Design better products by building trust

Computers are an essential part of our lives and are now being treated as social actors in a way similar to how we perceive other humans. The feeling of trust is not limited to humans anymore. It can be said that the core of human-computer interaction is the feeling of trust. The primary question here is how knowledge of human behavior can help us design better products.

Importance of trust in human lives

Erik Erikson’s describes trust as the initial psychosocial crisis in his stages of psychosocial development. As infants, we are required to learn who to trust around us.  Later on, in our lives, trust becomes a very important element in our decisions. It is a fundamental part of all human relationships, including friendships, romantic partnerships, family life, business operations, politics, financial decision, and medical practices.

Dimensions of Trust

Humans commonly interpret the behavior of others based on two underlying universal dimensions of social cognition, that is, warmth and competence. 

Warmth is associated with perceived trustworthiness, friendliness, empathy, and kindness. It reflects perceptions of behavioral intentions. In human-computer interaction, warmth can be defined as a feeling of confidence in a product, that it will help users achieve the desired goal without deceiving them. Warmth can be a feeling that the product has your best interest at heart.

Warmth is tightly aligned with the overall user experience. It is affected by overall design quality and visual consistency. Users believe in good intentions of the product when all the information is provided before making any decisions. This includes details such as stating any additional fees or charges that may accompany a service, presenting links to the return policy and guarantees, or revealing shipping charges before asking for billing information. Making this important information easy to access on the website adds to a feeling of transparency and shows that you understand your users.

Competence is related to perceived intelligence, power, efficacy, and skill. It reflects the perception of behavioral abilities. For users, competence is achieved when the product has the ability to complete the task accurately and efficiently.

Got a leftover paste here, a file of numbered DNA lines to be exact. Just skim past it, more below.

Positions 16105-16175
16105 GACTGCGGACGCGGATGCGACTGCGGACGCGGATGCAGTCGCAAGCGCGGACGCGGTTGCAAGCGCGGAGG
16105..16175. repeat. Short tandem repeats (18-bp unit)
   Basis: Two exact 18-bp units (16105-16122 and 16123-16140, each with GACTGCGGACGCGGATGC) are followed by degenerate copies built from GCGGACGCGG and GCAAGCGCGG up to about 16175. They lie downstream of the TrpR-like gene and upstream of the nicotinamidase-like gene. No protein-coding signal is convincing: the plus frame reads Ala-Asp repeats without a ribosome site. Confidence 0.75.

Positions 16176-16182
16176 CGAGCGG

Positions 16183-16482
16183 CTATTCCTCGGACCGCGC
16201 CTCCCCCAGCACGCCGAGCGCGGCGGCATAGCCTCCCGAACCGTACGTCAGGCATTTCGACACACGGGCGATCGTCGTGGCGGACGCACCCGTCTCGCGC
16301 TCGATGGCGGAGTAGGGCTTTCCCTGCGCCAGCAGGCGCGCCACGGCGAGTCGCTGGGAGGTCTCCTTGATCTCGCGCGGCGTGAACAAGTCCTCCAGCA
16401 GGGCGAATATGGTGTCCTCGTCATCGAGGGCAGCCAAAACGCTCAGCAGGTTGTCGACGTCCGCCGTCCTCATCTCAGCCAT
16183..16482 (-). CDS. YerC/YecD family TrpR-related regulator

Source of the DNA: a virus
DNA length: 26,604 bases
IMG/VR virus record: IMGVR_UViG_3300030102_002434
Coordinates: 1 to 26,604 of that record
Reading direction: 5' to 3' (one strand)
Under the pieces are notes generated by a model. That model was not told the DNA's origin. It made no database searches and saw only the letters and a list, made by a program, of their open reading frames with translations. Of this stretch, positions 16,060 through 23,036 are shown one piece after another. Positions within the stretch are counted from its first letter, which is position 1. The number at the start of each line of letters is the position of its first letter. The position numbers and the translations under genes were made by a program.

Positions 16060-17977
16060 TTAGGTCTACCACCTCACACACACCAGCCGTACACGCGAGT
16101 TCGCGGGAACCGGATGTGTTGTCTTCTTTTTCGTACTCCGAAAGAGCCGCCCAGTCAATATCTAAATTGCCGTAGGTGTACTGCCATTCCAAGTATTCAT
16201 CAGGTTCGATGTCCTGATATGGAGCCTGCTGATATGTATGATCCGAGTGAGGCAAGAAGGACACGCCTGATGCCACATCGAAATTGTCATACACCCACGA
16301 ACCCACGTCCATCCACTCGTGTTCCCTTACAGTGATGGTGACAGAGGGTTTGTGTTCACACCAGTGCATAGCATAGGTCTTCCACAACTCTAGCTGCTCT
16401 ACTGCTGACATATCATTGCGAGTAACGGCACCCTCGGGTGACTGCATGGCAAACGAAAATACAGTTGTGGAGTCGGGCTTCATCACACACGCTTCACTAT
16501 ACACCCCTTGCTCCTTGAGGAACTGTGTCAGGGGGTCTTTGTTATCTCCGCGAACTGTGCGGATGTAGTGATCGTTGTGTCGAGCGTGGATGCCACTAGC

Competence is about the usability of products. The understanding of Don Norman’s principles and Nielsen’s ten heuristics can help us design products which can be trusted. Particularly Nielsen’s heuristics of ‘User freedom and control'( An ability to do and redo) and ‘Help users recognize, diagnose, and recover from errors’ can help designer build trust among their users. A product can be seen as trustworthy if it is empowering the user, helping them in getting their tasks done by preventing errors.

Every decision users make by using our product should enable them to move forward towards their goals. When a user cannot determine what actions produce the desired result, a gulf of execution is created that prevents them from accomplishing their goal. How much work a person must do to determine if their actions have had the desired result is termed the Gulf of evaluation. In order to empower our users, designers should work to narrow these gulfs.

Competence & Levels of Trust

In our personal relationships, sometimes being honest is more important than what a person can do for us. It is different in case of Human-Computer Interaction. (Figure 1.2) Competence becomes very important at the initial stage of building trust. Establishing trust, whether with a stranger or with a website, is gradual. Human-Computer relationship progress through the five levels of commitment, starting from the bottom, where each higher level requires all lower levels to be satisfied. I have modified Katie Sherwin’s trust pyramid to accommodate more possibilities during the interaction.

According to my research, it is safe to say the user completely trust our product if they recommend it to their friends. If users are trusting you their personal information, they are more likely to trust you with their sensitive and financial information. I combined both ‘trust with personal information’ and ‘trust with sensitive information’ at one level. And added a top level of ‘ Recommend to friends.’

Figure 1.2 – Importance of competence at early stages of trust

On the first two levels of interaction, competence is the key to start a trustworthy relationship. If users are able to achieve the goal they are looking for, the initial level of trust is achieved. The second level of trust is established when the product provides a better solution than other products. On a higher level of trust, warmth plays an important role. If users believe that the product is transparent and has the best intentions at heart, they are more likely to trust you with sensitive information. Overall good user experience will help the user continue the connection. The highest level of trust is achieved when users start recommending your products to their friends.